Can you spot the difference between these two lines of code...

const resultA = myFunction();const resultB = myFunction;

The first line is assigning a variable to the result of a function, the second line is assigning a variable *to the function itself*.

## Introducing First Class Functions

A programming language is said to have first class functions when it treats functions as first class citizens. In simpler terms, it means a function in such a language can be:

- Passed as an argument to another function.
- Returned as a value from another function.
- Assigned to a variable.

Languages like JavaScript, TypeScript, and many others support this powerful concept.

### Demonstrating First Class Functions with TypeScript

Consider the following example written in TypeScript:

function myAwesomeFunction(a: number, b: number): number {return a + b;}let x = myAwesomeFunction(4, 5);

In the above code, we declare a simple function `myAwesomeFunction`

which takes two numbers and returns their sum. We can then execute this function by adding brackets after its name. By doing so, the sum of 4 and 5 is assigned to the variable x.

However, the magic of first class functions allows us to assign the function itself to a variable, like this:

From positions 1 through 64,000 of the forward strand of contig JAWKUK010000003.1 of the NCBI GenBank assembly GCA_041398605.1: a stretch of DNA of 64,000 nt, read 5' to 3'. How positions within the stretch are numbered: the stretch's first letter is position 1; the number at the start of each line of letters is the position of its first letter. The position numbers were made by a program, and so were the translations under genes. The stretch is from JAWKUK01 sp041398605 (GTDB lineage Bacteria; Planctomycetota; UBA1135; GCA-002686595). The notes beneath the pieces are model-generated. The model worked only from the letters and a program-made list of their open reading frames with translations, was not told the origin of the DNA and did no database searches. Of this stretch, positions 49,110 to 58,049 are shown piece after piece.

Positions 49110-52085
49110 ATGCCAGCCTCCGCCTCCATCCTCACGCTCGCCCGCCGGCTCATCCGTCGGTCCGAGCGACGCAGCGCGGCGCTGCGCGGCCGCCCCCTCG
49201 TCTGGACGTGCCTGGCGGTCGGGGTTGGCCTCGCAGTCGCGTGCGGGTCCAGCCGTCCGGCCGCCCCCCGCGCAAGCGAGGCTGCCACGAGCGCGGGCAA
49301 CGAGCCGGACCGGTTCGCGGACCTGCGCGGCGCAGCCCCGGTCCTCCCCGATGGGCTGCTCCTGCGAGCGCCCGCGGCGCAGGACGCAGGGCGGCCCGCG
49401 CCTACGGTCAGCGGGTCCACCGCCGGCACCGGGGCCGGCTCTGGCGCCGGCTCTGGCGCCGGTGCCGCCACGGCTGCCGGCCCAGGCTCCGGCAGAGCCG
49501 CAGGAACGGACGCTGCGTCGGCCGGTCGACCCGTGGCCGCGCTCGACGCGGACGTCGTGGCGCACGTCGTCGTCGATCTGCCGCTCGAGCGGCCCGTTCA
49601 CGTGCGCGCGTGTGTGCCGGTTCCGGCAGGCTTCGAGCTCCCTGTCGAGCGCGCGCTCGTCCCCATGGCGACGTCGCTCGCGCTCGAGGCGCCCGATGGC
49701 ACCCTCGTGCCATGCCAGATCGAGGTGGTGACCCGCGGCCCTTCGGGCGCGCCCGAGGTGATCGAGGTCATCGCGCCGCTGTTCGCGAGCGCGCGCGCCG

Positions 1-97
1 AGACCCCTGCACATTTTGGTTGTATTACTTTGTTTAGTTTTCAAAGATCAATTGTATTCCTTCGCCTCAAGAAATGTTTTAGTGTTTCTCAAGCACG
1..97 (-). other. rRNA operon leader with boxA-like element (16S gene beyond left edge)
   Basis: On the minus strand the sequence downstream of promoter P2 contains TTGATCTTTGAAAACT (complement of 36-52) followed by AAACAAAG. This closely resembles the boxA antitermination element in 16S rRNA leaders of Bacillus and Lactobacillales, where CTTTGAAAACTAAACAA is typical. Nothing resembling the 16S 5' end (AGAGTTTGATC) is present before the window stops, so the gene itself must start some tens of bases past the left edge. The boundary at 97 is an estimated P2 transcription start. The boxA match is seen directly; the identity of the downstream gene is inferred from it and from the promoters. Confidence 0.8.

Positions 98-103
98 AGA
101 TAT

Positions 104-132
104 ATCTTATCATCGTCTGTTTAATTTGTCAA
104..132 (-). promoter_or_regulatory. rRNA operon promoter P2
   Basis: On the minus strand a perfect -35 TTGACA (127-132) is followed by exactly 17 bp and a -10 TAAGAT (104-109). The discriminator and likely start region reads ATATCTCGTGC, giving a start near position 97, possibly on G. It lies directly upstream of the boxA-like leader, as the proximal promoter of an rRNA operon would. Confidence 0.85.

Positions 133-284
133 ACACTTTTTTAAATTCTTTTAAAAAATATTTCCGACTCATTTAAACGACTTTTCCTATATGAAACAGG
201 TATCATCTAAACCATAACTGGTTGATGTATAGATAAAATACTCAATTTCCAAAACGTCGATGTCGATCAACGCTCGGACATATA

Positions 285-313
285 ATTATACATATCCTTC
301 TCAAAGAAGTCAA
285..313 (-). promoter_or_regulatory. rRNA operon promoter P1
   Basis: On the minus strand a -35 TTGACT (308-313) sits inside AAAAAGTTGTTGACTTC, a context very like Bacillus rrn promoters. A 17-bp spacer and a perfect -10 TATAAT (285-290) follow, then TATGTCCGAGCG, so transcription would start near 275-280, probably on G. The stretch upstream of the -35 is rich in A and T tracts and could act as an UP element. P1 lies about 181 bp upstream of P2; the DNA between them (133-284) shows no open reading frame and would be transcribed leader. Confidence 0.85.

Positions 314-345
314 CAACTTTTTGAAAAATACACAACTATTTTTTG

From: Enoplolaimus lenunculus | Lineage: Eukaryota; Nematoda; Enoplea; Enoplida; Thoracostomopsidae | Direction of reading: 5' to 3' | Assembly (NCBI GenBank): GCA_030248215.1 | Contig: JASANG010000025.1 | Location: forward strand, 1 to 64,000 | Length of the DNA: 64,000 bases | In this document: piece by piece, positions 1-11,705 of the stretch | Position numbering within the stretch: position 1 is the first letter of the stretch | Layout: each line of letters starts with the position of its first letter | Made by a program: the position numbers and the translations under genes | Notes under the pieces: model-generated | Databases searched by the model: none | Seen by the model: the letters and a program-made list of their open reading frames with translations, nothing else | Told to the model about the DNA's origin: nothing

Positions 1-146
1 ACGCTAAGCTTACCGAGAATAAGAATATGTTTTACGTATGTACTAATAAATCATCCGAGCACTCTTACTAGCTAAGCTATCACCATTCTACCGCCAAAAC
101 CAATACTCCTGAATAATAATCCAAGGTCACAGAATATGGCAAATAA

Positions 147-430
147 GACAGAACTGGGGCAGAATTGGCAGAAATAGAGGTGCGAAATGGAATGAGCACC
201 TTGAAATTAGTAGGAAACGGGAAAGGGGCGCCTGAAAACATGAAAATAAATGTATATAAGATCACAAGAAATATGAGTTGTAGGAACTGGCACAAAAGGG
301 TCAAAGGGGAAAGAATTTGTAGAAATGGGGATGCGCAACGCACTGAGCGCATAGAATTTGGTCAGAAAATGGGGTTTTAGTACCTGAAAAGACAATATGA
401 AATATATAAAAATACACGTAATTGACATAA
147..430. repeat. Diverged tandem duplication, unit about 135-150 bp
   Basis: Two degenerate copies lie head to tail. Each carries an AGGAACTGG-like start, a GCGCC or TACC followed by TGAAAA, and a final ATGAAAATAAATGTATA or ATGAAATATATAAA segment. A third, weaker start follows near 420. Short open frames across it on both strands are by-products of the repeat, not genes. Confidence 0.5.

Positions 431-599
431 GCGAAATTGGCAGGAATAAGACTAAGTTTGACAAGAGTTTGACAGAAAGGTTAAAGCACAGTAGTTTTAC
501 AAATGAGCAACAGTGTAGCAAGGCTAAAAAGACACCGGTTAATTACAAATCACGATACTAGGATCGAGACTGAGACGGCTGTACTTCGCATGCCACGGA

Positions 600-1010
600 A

let x = myAwesomeFunction;

Now, x refers to the function rather than the result of the function. When you hover over x in an IDE like VSCode, it would show that x is a function with a particular TypeScript function signature.

By assigning the function to a variable, you gain the flexibility to pass it around, assign it to another variable, or even execute it just like the original function. This is depicted as:

x(4, 5); // This will return 9, the sum of 4 and 5

## Practical Applications

Such flexibility opens doors to more abstract coding patterns. Imagine having a code snippet that filters an array based on a certain condition. This condition, being a function, can be swapped out with another, allowing you to reuse the filtering mechanism with different criteria.

For instance:

function isAboveFive(num: number): boolean {return num > 5;}function isAboveTen(num: number): boolean {return num > 10;}let numbers = [1, 6, 8, 11, 15];let filteringFunction = isAboveFive;let filteredNumbers = numbers.filter(filteringFunction);

Here, filteringFunction can point to either isAboveFive or isAboveTen, offering dynamic filtering capabilities.

This modular approach can make your code more readable and extendable, and it beautifully showcases the power of treating functions like any other variable.

## In Practise

First class functions can introduce a new dimension of dynamism and modularization to your code. If you've got creative applications of this concept or ways in which you've made your code more intuitive and maintainable using it, do share!

Understanding and mastering first class functions is a stepping stone towards writing cleaner and more maintainable code. It adds another tool to your developer toolbox, helping you craft efficient solutions and embrace best coding practices.

## Watch on YouTube

Check out this video on our YouTube channel on this topic: